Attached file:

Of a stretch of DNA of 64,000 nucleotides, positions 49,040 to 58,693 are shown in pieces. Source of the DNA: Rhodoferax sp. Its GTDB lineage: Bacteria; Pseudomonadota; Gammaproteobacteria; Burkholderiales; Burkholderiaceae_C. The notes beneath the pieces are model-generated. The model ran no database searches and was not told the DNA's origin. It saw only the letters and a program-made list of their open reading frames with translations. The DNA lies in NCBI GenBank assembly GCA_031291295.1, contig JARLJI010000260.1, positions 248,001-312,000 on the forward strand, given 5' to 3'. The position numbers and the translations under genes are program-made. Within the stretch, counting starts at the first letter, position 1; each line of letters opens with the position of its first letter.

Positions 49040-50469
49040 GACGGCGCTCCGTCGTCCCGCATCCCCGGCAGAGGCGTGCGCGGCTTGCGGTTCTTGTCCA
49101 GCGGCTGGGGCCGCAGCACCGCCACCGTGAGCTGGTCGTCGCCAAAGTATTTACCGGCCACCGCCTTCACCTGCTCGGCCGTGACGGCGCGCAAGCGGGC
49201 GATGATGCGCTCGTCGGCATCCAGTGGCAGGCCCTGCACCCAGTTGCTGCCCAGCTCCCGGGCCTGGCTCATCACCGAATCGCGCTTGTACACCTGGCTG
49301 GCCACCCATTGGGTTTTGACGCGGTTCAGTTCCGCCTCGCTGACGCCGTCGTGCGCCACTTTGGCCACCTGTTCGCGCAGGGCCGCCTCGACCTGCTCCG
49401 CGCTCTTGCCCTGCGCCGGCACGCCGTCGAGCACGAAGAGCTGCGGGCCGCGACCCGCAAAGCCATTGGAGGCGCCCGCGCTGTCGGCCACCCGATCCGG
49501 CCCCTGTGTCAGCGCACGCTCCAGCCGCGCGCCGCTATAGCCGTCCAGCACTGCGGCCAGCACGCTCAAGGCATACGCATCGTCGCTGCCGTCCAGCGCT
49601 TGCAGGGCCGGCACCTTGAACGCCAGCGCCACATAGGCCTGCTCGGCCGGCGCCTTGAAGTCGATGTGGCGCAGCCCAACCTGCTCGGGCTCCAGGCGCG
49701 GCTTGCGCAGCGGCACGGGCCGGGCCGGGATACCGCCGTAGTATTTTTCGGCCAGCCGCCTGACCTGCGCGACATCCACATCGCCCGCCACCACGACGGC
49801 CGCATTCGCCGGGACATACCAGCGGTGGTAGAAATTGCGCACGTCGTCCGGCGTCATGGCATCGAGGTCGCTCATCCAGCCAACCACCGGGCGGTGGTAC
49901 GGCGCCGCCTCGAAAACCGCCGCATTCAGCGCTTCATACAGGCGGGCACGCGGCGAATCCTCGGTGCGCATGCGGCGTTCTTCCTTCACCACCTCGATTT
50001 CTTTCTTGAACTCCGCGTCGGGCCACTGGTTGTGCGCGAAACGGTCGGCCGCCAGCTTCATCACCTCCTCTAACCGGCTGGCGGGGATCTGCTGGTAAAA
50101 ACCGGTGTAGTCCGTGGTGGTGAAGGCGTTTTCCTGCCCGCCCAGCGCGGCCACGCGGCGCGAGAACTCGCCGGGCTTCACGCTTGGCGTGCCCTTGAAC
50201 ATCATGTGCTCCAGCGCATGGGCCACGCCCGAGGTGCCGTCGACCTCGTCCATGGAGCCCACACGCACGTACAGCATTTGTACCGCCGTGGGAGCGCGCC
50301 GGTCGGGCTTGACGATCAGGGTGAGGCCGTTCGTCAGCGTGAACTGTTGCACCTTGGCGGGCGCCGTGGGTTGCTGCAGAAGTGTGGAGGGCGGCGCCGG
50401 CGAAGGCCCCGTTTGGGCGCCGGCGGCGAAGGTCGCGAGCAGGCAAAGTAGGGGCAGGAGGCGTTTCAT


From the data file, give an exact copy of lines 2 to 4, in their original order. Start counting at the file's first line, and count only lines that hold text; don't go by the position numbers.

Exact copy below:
Positions 49040-50469
49040 GACGGCGCTCCGTCGTCCCGCATCCCCGGCAGAGGCGTGCGCGGCTTGCGGTTCTTGTCCA
49101 GCGGCTGGGGCCGCAGCACCGCCACCGTGAGCTGGTCGTCGCCAAAGTATTTACCGGCCACCGCCTTCACCTGCTCGGCCGTGACGGCGCGCAAGCGGGC